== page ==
VS.

Till vs. Sow

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Tillpreposition

Until; to, up to; as late as (a given time).

‘She stayed till the very end.’; ‘It's twenty till two. (1:40)’; ‘I have to work till eight o'clock tonight.’;

Sownoun

A female pig.

Tillpreposition

(obsolete) To, up to (physically).

‘They led him till his tent’;

Sownoun

A female bear.

Tillpreposition

(dialectal) In order that, to enable.

‘''Come here till I speak to you’;

Sownoun

A channel that conducts molten metal to molds.

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Tillconjunction

Until, until the time that.

‘Maybe you can, maybe you can't: you won't know till you try.’;

Sownoun

A mass of metal solidified in a mold.

Tillnoun

A cash register.

Sownoun

A contemptible, often fat woman.

Tillnoun

A removable box within a cash register containing the money.

‘Pull all the tills and lock them in the safe.’;

Sownoun

A sowbug.

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Tillnoun

The contents of a cash register, for example at the beginning or end of the day or of a cashier's shift.

‘My count of my till was 30 dollars short.’;

Sownoun

(military) A kind of covered shed, formerly used by besiegers in filling up and passing the ditch of a besieged place, sapping and mining the wall, etc.

Tillnoun

(obsolete) A tray or drawer in a chest.

Sowverb

(ambitransitive) To scatter, disperse, or plant (seeds).

‘When I had sown the field, the day's work was over.’; ‘As you sow, so shall you reap.’;

Tillnoun

glacial drift consisting of a mixture of clay, sand, pebbles and boulders

Sowverb

(figurative) To spread abroad; to propagate.

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Tillnoun

(dialect) manure or other material used to fertilize land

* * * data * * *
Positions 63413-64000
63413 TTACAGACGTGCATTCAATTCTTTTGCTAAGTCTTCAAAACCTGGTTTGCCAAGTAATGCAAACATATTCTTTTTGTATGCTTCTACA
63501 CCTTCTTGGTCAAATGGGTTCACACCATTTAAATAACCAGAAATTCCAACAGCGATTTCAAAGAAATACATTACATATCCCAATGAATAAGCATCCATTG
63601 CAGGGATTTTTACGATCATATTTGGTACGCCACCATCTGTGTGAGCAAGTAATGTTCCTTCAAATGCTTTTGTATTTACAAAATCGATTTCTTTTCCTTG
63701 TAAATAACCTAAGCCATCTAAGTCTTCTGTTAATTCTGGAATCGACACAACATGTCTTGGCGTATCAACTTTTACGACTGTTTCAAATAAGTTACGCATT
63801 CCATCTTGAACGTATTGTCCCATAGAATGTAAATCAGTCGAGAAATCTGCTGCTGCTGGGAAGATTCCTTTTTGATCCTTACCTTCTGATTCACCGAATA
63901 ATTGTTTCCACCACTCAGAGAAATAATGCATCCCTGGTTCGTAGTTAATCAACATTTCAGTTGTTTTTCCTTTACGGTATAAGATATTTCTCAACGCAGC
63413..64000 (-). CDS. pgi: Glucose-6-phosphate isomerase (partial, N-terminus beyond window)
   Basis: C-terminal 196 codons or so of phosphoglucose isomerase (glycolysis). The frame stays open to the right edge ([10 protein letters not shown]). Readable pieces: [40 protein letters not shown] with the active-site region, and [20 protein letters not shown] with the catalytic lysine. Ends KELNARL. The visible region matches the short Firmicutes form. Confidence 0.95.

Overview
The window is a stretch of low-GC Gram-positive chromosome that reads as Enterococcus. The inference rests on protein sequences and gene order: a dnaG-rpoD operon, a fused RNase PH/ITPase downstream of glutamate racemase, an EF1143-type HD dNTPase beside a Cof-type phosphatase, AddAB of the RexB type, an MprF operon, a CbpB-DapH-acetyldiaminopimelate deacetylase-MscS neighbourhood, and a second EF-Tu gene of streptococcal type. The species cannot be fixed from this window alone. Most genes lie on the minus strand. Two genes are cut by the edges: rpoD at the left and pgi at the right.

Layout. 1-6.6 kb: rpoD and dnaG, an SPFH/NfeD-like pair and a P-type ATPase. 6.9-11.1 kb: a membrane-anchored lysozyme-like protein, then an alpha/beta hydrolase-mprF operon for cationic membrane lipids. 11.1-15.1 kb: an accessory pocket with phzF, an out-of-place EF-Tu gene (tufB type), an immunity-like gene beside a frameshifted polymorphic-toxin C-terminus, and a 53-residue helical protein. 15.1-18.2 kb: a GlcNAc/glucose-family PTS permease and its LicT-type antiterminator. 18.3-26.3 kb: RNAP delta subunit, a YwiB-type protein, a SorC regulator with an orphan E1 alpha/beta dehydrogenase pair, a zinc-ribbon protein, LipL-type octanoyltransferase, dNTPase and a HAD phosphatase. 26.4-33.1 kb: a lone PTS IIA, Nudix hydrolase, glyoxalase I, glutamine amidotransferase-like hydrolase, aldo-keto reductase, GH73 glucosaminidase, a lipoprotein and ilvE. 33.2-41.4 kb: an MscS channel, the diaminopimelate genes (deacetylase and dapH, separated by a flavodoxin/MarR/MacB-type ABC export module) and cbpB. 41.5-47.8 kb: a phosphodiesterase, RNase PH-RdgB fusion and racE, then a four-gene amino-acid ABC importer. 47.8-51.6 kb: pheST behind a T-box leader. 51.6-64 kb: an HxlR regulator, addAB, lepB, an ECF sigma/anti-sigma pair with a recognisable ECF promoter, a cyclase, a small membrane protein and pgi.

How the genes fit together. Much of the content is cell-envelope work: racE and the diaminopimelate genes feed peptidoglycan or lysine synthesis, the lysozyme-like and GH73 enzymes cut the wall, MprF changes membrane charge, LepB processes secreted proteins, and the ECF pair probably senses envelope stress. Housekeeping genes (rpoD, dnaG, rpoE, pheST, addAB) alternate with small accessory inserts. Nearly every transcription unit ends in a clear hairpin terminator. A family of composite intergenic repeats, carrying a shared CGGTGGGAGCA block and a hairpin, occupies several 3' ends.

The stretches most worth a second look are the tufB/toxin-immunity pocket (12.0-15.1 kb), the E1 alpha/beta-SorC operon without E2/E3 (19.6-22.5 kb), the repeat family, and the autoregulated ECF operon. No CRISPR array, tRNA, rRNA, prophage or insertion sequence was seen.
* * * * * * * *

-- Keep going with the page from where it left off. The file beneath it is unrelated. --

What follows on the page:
Sowverb

(figurative) To scatter over; to besprinkle.

Tillnoun

A vetch; a tare.

Sowverb

To sew. See Sew.

Tillverb

(transitive) To develop so as to improve or prepare for usage; to cultivate (said of knowledge, virtue, mind etc.).

Sowverb

To scatter, as seed, upon the earth; to plant by strewing; as, to sow wheat. Also used figuratively: To spread abroad; to propagate.

‘A sower went forth to sow; and when he sowed, some seeds fell by the wayside.’; ‘And sow dissension in the hearts of brothers.’;

Tillverb

(transitive) To work or cultivate or plough (soil); to prepare for growing vegetation and crops.

Sowverb

To scatter seed upon, in, or over; to supply or stock, as land, with seeds. Also used figuratively: To scatter over; to besprinkle.

‘The intellectual faculty is a goodly field, . . . and it is the worst husbandry in the world to sow it with trifles.’; ‘[He] sowed with stars the heaven.’; ‘Now morn . . . sowed the earth with orient pearl.’;

Tillverb

(intransitive) To cultivate soil.

Sowverb

To scatter seed for growth and the production of a crop; - literally or figuratively.

‘They that sow in tears shall reap in joi.’;

Tillverb

(obsolete) To prepare; to get.

Sownoun